Fast fashion. Very fast, maybe too much.

In brief
In fast fashion, times between success and failure are shorter and shorter, and consumers’ fluctuations ever wider. Uniqlo and Forever 21 are two opposite examples of the temporariness and the inconstancy of the sector.

Fast fashion, very fast. Maybe too fast for many, as times between success and failure are shorter and shorter, and consumers’ fluctuations ever wider. Just like a roller-coaster.

In the last weeks, two cases well represented the temporariness of the situations and the fickleness of consumptions. We speak about Uniqlo and Forever 21.


About Uniqlo, on the occasion of the opening of the Milan superstore, Fast Retailing (Japanese parent company of the brand) numbers ended up in the spotlight. Ten years ago, it didn’t appear among the world’s leaders of fast fashion.

It is for sure a solid national reality, but still absent from the first positions of the sector world ranking. In 2009, the ranking was headed by the American Gap that was, moreover, going towards a tormented period. Even more illustrative of the fact that, for Uniqlo, the amount of international sales has exceeded the local one just two years ago.

Looking at the revenues, today Gap is in fourth place, while Inditex (Zara, Pull&Bear, Bershka, Stradivarius) remains firmly in the first. Uniqlo, which has exceeded 21 billion dollars, earned (until now, fiscal years closing dates are different) the second position over H&M. Another illustrative case, the latter, of the fast but alternate fortunes of fast fashion.

After years of apparently unstoppable growth, H&M has experienced the first difficulties in 2016. After only one year, it lost seven positions in the rating of the major Swedish societies quoted on the stock exchange.


Forever 21, in the last days, requests assisted bankrupt (Chapter 11): 3.3 billion dollars in the last year, in 2016 were 4.4. From 43.000 employees in that year to the less than 33.000 of today.

We are talking about the American retailer which wrote a piece of history of the global fashion: 5 dollars tops, and packed shops. The number of shops and the less attention to the evolution of formats and omni-channel, maybe, are at the basis of the flip side.

Linda Chang, CEO of Forever 21, said: “We passed from 7 to 47 countries in less than six years, this increased the complexities”. In the biographical data, we can find another feedback on the government difficulties of a very tumultuous business. She, millennial, seems not to be able to seize the behavior developments of the “centennials” (or generation Z, born after 1998) just next to her.


It is important to say that for Forever 21, as for other brands, the crisis of malls was a big concern. Many fast fashion shops, in fact, count a massive part of their distribution network in malls.

It is also true, though, that turnovers do not necessarily have to decrease proportionally to the number of shops, and that profitability would be inevitably penalized.

Uniqlo is somehow the demonstration of that. Fast Retailing, in fact, aims to a network of 3.700 shops within august 2020. Just a hundred less than Gap, but a lot less than the 5.000 of H&M and the 7.000 if Inditex.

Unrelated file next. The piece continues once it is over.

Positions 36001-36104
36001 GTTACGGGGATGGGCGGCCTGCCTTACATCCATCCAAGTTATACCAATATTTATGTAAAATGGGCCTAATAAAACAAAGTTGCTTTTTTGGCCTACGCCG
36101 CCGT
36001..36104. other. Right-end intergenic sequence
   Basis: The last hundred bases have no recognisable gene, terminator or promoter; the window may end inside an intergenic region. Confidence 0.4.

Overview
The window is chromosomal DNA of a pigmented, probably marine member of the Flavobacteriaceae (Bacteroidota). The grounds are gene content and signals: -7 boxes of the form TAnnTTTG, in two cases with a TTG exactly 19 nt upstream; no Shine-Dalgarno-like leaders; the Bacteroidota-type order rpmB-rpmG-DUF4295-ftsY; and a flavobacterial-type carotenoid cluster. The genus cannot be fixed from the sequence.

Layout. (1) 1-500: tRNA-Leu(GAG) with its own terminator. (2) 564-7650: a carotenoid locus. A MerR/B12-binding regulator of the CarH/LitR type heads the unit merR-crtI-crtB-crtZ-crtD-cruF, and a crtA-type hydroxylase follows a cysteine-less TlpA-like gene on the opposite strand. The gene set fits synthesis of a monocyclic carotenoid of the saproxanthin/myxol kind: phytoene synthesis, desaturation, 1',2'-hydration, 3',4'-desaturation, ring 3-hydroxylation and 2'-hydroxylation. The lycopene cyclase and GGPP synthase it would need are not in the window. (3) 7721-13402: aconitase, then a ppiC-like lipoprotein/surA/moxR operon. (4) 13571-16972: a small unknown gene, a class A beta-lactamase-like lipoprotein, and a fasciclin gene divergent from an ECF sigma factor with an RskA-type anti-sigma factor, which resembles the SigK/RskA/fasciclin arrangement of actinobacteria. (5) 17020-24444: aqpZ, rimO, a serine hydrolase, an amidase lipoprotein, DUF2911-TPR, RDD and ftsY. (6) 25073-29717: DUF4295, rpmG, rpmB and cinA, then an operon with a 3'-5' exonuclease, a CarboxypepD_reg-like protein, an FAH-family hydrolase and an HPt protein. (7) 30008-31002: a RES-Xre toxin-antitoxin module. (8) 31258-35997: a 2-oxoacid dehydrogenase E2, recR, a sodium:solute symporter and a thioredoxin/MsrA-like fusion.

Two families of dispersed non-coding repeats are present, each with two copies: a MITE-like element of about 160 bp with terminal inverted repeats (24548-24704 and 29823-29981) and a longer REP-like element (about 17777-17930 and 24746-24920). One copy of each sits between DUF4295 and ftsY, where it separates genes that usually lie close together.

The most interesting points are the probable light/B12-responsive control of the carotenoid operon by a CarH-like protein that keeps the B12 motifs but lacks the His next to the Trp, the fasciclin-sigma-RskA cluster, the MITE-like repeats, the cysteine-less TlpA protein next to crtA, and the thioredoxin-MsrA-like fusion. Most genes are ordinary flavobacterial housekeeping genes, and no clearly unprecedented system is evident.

According to McKinsey, since 2000 the number of dresses purchased in one year from a single person increased averagely by 60%. But the imbalance between APAC and west is ever stronger, against us.


The whole sector of fashion, the distribution models are decisive and aim to the post-channel. If it is true that in 2019 the FF would have covered the 66% of the whole sector entire traffic, it is not even needed to spend many words on the hybridization success, if they could be called like that.

The Zalando case, e-retailer by definition, is there to teach: 70.000 partners on the territory within the next five years, to raise sales and reduce stock problems. And who, less than a month ago, joined the Milan-based event of Retex, would have noticed how much technology could be decisive in drawing new store formats.


The match, moreover, will be played in multiple fields. The match on social commerce just begins. And sales traditional processes, services, and supply chain are even more important.

Second-hand clothing will grow quicker than other retail areas, in the next ten years. In 2022, almost 50 billion dollars forwarded at a global level, and yet in the supermarkets. This goes well also with the theme of sustainability, which regularly brings the sector big brands on the witness stand and adjusts the consumers’ preferences.


Asda, the second English retailer in dimensions, launched the collection “Re-Loved”, composed of recycled clothes. The initiative, in official statements, answers to the will to reduce the environmental impact of its offer. The goal is to “do the right thing!”, to “make products more sustainable, ensuring their durability and that in the surplus stocks there is a good portion of recyclable clothes”.

The same commitment to the already mentioned H&M. Last 10 October H&M made a new investment in the capital of the platform Sellpy, already investee from 2015, becoming the majority shareholder of the website selling second-hand clothes. This in support of the “strategic efforts of H&M to create a circular economy”.

At this point, it’s just discussing if the word “fast” is just applicable to fashion or, in a more holistic sense, to times and ways of change of the whole industry. Always on the roller-coaster, though.